Thu, Jan 8th 2009 10:15am
There have been several signs over the past year that movie theaters are beginning to understand that they need to change their businesses if they are to stay in business -- for example: bigger and better screens, more luxurious environments, richer technology like 3D, even making the pre-show ads more entertaining. While we're skeptical about some of these enhancements -- particularly when they're really only used as justifications for higher ticket prices, it does reflect that theater owners have recognized they have to change. One idea that's getting more and more attention is that theaters don't have to limit themselves to just movies. It's become common for theaters to show special events like concerts, or the Metropolitan Opera, that are well outside the typical fare of Hollywood films. This week, a number of theaters nationwide will show the BCS college football title game, hoping to draw some viewers away from their couches or sports bars. That might seem like an exercise in futility, but the theaters can offer something more: the game will be in 3D. Movie theaters used to be relevant because, apart from waiting for movies to show up (if ever) on TV, they were about the only place to catch films. When home video came on the scene, their position began to erode, and it continues to do so as home theaters get better and better. As a result, many theaters offer a comparatively poor movie-going experience. In addition to improving that experience, theaters will do well to un-pigeon hole themselves as movie houses, take advantage of their unique offerings, and diversify their content.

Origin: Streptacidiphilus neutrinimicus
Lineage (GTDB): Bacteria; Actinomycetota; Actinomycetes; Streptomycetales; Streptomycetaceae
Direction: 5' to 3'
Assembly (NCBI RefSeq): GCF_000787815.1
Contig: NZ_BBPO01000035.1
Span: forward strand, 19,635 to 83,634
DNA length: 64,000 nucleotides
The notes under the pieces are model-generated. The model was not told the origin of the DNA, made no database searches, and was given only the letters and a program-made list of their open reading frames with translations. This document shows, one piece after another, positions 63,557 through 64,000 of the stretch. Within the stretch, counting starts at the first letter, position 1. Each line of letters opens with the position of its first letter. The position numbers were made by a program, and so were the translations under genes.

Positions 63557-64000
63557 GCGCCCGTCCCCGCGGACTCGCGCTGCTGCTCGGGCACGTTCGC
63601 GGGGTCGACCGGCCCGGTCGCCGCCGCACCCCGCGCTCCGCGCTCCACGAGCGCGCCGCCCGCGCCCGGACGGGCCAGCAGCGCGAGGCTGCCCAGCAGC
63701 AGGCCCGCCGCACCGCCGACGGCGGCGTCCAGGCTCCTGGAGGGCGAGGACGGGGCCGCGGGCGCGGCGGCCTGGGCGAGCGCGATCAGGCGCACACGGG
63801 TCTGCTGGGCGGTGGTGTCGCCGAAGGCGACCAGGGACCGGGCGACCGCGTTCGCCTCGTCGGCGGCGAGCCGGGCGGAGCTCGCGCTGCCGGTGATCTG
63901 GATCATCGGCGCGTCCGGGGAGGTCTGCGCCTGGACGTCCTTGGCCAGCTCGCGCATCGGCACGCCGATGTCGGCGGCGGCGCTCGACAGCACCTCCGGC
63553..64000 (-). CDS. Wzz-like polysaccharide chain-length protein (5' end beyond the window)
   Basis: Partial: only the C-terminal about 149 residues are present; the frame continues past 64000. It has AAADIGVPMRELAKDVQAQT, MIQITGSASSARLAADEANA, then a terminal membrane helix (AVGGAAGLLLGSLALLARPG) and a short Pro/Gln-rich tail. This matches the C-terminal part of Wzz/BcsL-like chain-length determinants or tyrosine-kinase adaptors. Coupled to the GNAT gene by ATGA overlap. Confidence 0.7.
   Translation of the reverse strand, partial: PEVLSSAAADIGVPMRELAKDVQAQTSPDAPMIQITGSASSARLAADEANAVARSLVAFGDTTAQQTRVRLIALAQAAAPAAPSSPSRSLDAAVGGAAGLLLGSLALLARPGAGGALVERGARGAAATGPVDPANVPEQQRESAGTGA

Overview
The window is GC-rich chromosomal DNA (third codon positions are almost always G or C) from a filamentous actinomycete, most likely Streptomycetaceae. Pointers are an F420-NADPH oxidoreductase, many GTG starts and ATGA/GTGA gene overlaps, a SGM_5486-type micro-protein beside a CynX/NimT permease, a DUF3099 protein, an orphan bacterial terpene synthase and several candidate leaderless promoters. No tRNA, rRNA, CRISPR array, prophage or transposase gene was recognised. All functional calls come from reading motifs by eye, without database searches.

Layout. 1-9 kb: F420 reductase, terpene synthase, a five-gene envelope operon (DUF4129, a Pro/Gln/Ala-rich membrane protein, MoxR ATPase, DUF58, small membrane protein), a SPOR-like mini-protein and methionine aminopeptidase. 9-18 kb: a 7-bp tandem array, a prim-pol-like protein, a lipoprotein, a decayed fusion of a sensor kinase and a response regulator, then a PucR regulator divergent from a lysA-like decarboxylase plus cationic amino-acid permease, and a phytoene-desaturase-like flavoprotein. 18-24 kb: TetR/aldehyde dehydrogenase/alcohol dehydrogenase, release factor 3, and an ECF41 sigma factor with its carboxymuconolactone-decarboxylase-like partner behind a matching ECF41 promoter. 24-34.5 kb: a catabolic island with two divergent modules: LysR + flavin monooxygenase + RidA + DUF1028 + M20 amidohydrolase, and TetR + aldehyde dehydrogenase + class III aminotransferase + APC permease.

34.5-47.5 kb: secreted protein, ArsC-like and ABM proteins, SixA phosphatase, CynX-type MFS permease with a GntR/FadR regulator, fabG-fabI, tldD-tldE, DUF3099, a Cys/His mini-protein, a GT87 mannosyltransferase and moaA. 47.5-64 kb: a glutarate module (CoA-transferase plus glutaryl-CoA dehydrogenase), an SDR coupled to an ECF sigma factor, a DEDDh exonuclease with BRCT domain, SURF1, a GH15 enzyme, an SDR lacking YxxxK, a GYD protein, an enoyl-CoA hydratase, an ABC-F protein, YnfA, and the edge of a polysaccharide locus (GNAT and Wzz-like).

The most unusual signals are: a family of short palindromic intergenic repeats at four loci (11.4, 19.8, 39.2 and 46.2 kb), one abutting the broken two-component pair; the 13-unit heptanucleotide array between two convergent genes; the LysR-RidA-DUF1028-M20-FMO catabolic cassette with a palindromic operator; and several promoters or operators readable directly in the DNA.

If you liked this post, you may also be interested in...
- Lots Of Newspapers Discovering That Paywalls Don't Work
- Newspaper Association Of America Complains That Comedian John Oliver Failed To Solve Newspaper Biz Model Problem
- China's Home-Grown Version Of Spotify Shows How To Make Money In A World Of Digital Abundance
- Irony: Sony Pictures Sued For Failing To Stop Piracy
- German Software Company Sues US Gov't For Copyright Infringement